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Outback Outlaw from Box Office Online, August 1, 2002
originally posted at orlandomultimedia.net

Along With Heath Ledger in the Bushranger Lead, Universal’s “Ned Kelly” Boasts a Wealth of Down Under Talent

By Erin Lauten

If prevailing levels of enthusiasm are any indication, the people of Australia hope to find a reflection of themselves in the celluloid mirror of "Ned Kelly," a Working Title production that is currently filming on locations in and around Melbourne. "We're out in the middle of the bush," laughs Perth native Heath Ledger, who plays the role of the gunslinging iron outlaw.

"It's like a classic fable," director Gregor Jordan says of the film's narrative. "It's the story of a young guy who is part of a persecuted minority and fights against the corrupt system. That's the structure of a lot of classic stories; the weird thing is, this one is true. It actually happened in Australia."

In 1841, convicted pig thief John "Red" Kelly of Tipperary, Ireland, was sentenced to serve seven years on the Australian island of Tasmania. After finishing out the term of his banishment, he traveled to Port Phillip, Victoria, and in 1850 married Irish immigrant Ellen Quinn. Son Ned was born to the couple in Beveridge, Victoria, in 1854.

The eldest of three Kelly boys, Ned became the man of the family at the tender age of 12 when his father died. He earned money for the clan by working as a farmhand and a bare-knuckled boxer.

The legend gets under way when at age 16 Kelly is wrongly imprisoned for stealing a horse. After serving a four-year sentence, he is justifiably embittered but nonetheless determined to stay in the good graces of justice. When a law enforcement official assaults his sister Kate and younger brother Dan, and subsequently accuses Kelly and his mother of attempted murder, however, he is forced to go "bush" (head into the wilds). He takes up arms with Dan and two friends, Joe Byrne and Steve Hart. Now formed -- and formidable -- the Kelly Gang blazes a trail of lawlessness through the Australian outback, plundering banks and eluding authorities. The mayhem culminates in an epic gun battle in the once-quiet hamlet of Glenrowan.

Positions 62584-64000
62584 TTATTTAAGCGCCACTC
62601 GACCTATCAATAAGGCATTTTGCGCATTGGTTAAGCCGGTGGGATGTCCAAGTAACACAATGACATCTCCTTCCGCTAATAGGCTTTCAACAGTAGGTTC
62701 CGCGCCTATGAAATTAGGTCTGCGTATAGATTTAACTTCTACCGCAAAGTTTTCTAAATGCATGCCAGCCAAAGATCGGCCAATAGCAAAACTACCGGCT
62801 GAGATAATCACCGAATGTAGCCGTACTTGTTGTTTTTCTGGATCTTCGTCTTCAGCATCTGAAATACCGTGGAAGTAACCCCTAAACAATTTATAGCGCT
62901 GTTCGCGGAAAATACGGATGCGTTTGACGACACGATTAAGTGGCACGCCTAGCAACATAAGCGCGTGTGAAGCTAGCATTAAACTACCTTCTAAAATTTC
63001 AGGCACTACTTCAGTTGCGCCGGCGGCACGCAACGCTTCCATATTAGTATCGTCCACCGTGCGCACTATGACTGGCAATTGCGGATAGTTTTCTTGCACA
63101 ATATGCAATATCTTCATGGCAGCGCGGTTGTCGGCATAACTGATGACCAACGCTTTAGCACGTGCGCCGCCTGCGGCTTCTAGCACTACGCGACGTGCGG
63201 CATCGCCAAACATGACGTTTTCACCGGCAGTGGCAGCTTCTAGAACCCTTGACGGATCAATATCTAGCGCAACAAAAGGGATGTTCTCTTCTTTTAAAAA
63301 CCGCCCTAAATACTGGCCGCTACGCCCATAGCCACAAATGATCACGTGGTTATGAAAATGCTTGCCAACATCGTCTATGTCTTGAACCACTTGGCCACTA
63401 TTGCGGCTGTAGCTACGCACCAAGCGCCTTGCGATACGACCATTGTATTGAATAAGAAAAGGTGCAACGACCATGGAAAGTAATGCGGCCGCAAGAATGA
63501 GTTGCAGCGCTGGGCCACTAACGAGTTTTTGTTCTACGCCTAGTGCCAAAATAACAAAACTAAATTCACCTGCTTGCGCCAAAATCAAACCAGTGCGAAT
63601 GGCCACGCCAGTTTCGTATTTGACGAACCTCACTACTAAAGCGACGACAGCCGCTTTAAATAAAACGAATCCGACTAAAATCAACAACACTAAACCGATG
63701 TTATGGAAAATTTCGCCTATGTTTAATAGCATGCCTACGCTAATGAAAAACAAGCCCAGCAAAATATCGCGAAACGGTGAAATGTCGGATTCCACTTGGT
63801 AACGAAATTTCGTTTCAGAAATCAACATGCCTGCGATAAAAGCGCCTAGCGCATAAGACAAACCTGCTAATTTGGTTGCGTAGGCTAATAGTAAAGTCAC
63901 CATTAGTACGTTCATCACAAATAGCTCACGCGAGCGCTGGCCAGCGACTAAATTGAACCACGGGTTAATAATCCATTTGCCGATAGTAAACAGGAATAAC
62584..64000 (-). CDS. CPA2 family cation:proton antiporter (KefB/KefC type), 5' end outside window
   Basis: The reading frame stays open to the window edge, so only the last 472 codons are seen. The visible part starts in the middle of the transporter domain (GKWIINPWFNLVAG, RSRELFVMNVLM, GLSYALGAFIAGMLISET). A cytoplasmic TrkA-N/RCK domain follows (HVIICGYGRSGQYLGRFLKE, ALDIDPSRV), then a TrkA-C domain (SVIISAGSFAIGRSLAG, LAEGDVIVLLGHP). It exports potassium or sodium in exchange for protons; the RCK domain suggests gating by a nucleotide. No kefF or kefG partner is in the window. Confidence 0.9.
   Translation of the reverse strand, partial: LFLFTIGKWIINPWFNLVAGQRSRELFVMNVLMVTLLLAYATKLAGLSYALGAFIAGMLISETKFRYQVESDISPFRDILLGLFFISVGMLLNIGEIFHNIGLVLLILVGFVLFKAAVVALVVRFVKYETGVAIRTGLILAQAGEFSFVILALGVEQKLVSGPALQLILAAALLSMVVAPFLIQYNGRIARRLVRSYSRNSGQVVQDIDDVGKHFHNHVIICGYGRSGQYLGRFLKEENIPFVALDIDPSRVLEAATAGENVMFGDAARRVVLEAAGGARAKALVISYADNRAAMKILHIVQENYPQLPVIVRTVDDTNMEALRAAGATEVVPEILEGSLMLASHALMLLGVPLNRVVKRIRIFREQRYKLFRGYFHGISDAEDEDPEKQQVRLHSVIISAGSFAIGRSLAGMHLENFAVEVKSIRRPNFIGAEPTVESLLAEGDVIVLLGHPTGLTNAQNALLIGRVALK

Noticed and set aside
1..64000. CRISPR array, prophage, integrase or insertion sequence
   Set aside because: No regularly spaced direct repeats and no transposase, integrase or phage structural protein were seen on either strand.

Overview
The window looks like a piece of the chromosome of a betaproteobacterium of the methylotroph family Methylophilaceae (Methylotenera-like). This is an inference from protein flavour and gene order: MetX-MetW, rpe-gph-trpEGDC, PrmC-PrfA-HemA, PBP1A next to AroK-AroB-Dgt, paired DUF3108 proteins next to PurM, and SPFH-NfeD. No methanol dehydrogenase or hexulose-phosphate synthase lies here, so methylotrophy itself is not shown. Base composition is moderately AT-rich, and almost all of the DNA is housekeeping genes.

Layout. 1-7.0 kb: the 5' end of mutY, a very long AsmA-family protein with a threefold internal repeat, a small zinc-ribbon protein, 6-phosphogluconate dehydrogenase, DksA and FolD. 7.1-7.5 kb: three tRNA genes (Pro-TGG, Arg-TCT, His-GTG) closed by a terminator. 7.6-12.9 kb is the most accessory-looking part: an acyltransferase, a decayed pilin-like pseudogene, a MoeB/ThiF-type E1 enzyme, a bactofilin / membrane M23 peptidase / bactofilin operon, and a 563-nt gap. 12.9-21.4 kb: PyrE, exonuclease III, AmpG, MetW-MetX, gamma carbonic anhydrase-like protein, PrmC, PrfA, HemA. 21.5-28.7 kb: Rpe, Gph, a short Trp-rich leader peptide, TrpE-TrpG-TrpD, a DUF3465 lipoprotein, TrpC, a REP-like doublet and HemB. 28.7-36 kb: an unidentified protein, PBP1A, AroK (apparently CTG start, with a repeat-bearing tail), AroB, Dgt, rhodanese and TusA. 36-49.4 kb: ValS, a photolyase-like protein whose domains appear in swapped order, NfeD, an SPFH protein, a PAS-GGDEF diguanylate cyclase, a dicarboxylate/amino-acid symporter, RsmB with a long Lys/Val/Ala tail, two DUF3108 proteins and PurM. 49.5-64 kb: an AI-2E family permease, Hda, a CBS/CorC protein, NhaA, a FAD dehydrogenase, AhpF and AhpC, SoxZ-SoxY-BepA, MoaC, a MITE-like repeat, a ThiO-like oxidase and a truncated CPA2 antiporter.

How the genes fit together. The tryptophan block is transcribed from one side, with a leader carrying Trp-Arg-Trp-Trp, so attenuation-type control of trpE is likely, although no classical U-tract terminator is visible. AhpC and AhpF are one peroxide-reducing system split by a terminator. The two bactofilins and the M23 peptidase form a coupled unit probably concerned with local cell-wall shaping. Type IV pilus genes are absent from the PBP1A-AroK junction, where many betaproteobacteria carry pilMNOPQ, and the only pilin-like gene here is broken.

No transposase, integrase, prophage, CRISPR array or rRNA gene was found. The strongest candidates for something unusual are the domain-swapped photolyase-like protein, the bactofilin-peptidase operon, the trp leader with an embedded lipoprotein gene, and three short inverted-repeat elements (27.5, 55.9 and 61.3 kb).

Some Australians view Kelly as a criminal and a misfit, but most consider him a national folk-hero -- a legend in his own time, and in ours. In fact, Kelly-mania seems to have reached an historical high. "Ned: The Exhibition," a large-scale exposition of Kelly artifacts -- including his whiskey still and the revolver he used during his last stand at Glenrowan -- has enjoyed a 10-month run at the Old Melbourne Gaol penal museum, and Australians have been lining up to buy copies of a new "Ned Kelly" CD, which features songs like "Battle Lines," "Stringybark Creek" and "The Siege of Glenrowan."

"Ned Kelly's story has come to encapsulate a particular Australian feeling: independence, frontier-seeking, speaking out against injustice," says Tim Bevan, the Queenstown, New Zealand-born co-founder of Working Title and one of the film's executive producers. "All of these things have a universal ring."

"The story is very important to Australian people," says Jordan, himself born in the nearby town of Sale. "Ned Kelly is a national icon. There are no close parallels with other heroes in other cultures. You could probably compare him to, say, William Wallace or Robin Hood. But there are no photographs of William Wallace or Robin Hood, and there are great-grandchildren of the Kelly family who are still alive."

Jordan directed Ledger previously in "Two Hands," which in 1999 received 11 nominations for the Australian Film Institute (AFI) Awards, including Best Achievement in Direction (for Jordan) and Best Performance by an Actor in a Leading Role (for Ledger). Jordan was excited to reunite with Ledger, whom he sees as the quintessential Kelly.